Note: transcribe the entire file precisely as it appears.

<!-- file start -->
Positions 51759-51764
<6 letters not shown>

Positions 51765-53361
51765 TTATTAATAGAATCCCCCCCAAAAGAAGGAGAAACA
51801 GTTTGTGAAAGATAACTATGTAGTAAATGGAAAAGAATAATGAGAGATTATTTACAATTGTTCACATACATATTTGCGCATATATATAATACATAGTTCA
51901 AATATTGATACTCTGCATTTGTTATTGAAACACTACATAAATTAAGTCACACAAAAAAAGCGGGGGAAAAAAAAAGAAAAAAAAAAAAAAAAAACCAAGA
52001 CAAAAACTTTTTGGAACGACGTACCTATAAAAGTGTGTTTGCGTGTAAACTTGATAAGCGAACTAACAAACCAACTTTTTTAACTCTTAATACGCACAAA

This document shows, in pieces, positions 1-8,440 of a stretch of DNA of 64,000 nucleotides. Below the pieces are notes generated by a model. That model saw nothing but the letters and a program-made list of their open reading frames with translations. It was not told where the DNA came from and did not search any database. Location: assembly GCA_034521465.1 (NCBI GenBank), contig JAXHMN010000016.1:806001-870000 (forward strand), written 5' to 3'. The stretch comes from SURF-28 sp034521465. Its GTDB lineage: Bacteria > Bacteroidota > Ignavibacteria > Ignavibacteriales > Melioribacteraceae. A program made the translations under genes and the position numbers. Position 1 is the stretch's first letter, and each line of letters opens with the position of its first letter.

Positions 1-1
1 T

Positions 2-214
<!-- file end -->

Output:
Positions 51759-51764
<6 letters not shown>

Positions 51765-53361
51765 TTATTAATAGAATCCCCCCCAAAAGAAGGAGAAACA
51801 GTTTGTGAAAGATAACTATGTAGTAAATGGAAAAGAATAATGAGAGATTATTTACAATTGTTCACATACATATTTGCGCATATATATAATACATAGTTCA
51901 AATATTGATACTCTGCATTTGTTATTGAAACACTACATAAATTAAGTCACACAAAAAAAGCGGGGGAAAAAAAAAGAAAAAAAAAAAAAAAAAACCAAGA
52001 CAAAAACTTTTTGGAACGACGTACCTATAAAAGTGTGTTTGCGTGTAAACTTGATAAGCGAACTAACAAACCAACTTTTTTAACTCTTAATACGCACAAA

This document shows, in pieces, positions 1-8,440 of a stretch of DNA of 64,000 nucleotides. Below the pieces are notes generated by a model. That model saw nothing but the letters and a program-made list of their open reading frames with translations. It was not told where the DNA came from and did not search any database. Location: assembly GCA_034521465.1 (NCBI GenBank), contig JAXHMN010000016.1:806001-870000 (forward strand), written 5' to 3'. The stretch comes from SURF-28 sp034521465. Its GTDB lineage: Bacteria > Bacteroidota > Ignavibacteria > Ignavibacteriales > Melioribacteraceae. A program made the translations under genes and the position numbers. Position 1 is the stretch's first letter, and each line of letters opens with the position of its first letter.

Positions 1-1
1 T

Positions 2-214